A federal judge said this week that she will await guidance from the Federal Communications Commission before continuing proceedings in a lawsuit centering on whether Lyft's “invite friends” feature violates an anti-spam law.
U.S. District Court Judge Marsha J. Pechman in Seattle said that contradictory decisions by other judges about the scope of the Telephone Consumer Protection Act show the need for a “uniform interpretation” of the measure by the Federal Communications Commission.
The FCC is currently considering petitions by two companies that argue the invitational text messages don't violate the anti-spam measure.
The move delays a battle dating to last April, when Washington state resident Kenneth Wright sued Lyft for allegedly violating the Telephone Consumer Protection Act by engaging in an “aggressive marketing campaign” that involved sending him an unwanted SMS message.
His lawsuit focuses on Lyft's “invite friends” program, which allows Lyft users to send SMS messages to all of their contacts, inviting them to sign up for the service. Lyft promises to pay people up to $25 for each contact who accepts the invitation and uses the service, according to Wright.
He argues that the program runs afoul of Telephone Consumer Protection Act, which prohibits the use of automated dialers to send SMS messages to people without their consent.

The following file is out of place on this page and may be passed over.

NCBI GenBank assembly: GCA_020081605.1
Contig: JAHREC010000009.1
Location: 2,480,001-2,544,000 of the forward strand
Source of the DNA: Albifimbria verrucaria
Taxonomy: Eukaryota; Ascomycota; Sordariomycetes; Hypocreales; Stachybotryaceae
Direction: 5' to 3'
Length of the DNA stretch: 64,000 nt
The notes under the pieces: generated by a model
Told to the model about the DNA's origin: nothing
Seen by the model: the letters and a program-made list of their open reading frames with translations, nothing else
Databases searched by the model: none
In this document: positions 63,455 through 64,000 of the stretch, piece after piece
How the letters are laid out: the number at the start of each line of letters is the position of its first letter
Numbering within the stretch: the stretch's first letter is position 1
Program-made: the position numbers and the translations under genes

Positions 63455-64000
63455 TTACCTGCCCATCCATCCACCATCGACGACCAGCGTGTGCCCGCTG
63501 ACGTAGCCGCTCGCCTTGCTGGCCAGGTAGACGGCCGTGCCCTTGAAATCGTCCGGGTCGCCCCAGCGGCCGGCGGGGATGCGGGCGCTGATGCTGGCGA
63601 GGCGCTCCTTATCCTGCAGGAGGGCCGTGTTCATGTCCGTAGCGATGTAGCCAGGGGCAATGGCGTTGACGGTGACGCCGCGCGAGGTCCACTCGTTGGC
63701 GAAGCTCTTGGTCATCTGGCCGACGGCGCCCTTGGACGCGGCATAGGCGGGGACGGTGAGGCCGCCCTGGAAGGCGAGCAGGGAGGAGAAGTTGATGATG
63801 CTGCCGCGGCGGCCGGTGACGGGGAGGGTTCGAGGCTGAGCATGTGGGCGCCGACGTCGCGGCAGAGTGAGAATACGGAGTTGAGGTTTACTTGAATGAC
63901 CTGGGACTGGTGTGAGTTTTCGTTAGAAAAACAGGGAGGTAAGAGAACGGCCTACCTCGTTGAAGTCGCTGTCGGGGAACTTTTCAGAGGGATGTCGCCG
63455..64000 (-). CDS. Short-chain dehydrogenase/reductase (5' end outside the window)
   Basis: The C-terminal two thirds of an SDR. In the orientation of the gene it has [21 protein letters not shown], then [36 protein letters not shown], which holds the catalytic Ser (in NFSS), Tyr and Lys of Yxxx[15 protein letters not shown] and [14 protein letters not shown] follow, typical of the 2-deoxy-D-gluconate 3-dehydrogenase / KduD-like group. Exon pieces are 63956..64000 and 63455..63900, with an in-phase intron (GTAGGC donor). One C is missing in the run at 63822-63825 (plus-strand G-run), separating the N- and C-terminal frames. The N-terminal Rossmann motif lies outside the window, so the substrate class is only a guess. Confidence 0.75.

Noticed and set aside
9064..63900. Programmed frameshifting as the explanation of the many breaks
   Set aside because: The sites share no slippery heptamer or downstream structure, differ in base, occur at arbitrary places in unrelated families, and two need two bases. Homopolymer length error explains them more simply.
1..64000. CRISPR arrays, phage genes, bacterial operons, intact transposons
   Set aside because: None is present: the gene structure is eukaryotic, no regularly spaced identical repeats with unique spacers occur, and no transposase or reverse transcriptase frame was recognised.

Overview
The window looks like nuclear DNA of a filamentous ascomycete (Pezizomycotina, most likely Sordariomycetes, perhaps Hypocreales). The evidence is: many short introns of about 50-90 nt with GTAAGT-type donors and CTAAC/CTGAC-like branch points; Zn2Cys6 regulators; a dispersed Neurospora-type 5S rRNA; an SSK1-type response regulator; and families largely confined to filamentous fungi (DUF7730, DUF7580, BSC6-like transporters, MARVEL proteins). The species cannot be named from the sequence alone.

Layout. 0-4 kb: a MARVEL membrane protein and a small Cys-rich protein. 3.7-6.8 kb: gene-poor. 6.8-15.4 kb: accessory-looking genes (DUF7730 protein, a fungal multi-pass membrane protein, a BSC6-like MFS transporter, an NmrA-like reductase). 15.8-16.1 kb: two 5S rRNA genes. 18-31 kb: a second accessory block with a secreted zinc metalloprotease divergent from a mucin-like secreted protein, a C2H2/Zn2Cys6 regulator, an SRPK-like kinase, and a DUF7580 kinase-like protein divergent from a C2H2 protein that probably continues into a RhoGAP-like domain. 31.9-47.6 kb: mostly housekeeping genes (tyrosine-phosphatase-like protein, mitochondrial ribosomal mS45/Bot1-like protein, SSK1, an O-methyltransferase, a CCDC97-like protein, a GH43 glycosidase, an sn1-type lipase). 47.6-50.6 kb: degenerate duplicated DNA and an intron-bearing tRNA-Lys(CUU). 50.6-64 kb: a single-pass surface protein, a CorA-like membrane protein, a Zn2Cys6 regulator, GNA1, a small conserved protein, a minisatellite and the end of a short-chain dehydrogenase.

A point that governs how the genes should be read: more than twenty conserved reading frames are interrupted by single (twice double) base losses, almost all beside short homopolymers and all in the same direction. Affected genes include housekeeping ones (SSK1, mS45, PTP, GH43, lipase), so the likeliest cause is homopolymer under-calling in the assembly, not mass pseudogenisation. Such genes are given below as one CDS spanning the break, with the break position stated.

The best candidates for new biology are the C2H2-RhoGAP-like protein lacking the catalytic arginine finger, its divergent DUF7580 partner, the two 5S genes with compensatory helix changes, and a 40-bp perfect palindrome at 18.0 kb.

Lyft countered in court papers that the lawsuit should be dismissed for several reasons, including that its system doesn't use “automated dialers.” Like other Web companies facing similar litigation, Lyft contends that automated dialers must themselves generate phone numbers, not merely send messages to numbers from lists provided by people.
Federal judges confronting the same issue in other cases appear to be divided on the definition of automated dialers, and appellate courts haven't yet weighed in.
Lyft also argued that the lawsuit should be thrown out because the alleged “invitational text” originated with another user, as opposed to the service.
Alternatively, the company sought to delay the lawsuit while the FCC considers questions about the anti-spam law. The agency currently is weighing petitions by Glide Talk and Text Me, who are seeking a declaratory judgment that invitational texts don't violate the measure.
Pechman said in her ruling suspending the lawsuit that the Glide Talk and Text me petitions “ask the FCC to resolve to the very issues that this case would require the court to resolve.”
She added: “While staying the case may result in some delay, the court does not find that the delay in awaiting a ruling from the FCC on these highly relevant issues outweighs the reasons favoring issuance of the stay.”